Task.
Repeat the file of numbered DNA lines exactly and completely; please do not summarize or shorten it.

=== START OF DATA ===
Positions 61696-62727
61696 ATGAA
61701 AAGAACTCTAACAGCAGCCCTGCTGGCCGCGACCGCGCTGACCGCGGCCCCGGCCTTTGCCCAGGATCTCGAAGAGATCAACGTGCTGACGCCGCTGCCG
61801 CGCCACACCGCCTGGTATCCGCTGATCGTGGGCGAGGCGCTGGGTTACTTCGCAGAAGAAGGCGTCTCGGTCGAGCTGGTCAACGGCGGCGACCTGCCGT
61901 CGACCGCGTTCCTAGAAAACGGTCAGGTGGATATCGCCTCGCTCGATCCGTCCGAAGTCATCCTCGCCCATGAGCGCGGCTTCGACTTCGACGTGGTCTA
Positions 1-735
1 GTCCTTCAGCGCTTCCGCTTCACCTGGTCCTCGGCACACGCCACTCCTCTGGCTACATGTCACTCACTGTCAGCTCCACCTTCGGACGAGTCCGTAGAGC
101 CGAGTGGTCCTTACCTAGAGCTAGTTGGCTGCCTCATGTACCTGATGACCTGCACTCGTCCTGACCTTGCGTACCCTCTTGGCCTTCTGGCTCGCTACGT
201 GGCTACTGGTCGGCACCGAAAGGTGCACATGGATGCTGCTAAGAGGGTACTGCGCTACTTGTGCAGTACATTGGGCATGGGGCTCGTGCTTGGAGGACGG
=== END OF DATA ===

Positions 61696-62727
61696 ATGAA
61701 AAGAACTCTAACAGCAGCCCTGCTGGCCGCGACCGCGCTGACCGCGGCCCCGGCCTTTGCCCAGGATCTCGAAGAGATCAACGTGCTGACGCCGCTGCCG
61801 CGCCACACCGCCTGGTATCCGCTGATCGTGGGCGAGGCGCTGGGTTACTTCGCAGAAGAAGGCGTCTCGGTCGAGCTGGTCAACGGCGGCGACCTGCCGT
61901 CGACCGCGTTCCTAGAAAACGGTCAGGTGGATATCGCCTCGCTCGATCCGTCCGAAGTCATCCTCGCCCATGAGCGCGGCTTCGACTTCGACGTGGTCTA
Positions 1-735
1 GTCCTTCAGCGCTTCCGCTTCACCTGGTCCTCGGCACACGCCACTCCTCTGGCTACATGTCACTCACTGTCAGCTCCACCTTCGGACGAGTCCGTAGAGC
101 CGAGTGGTCCTTACCTAGAGCTAGTTGGCTGCCTCATGTACCTGATGACCTGCACTCGTCCTGACCTTGCGTACCCTCTTGGCCTTCTGGCTCGCTACGT
201 GGCTACTGGTCGGCACCGAAAGGTGCACATGGATGCTGCTAAGAGGGTACTGCGCTACTTGTGCAGTACATTGGGCATGGGGCTCGTGCTTGGAGGACGG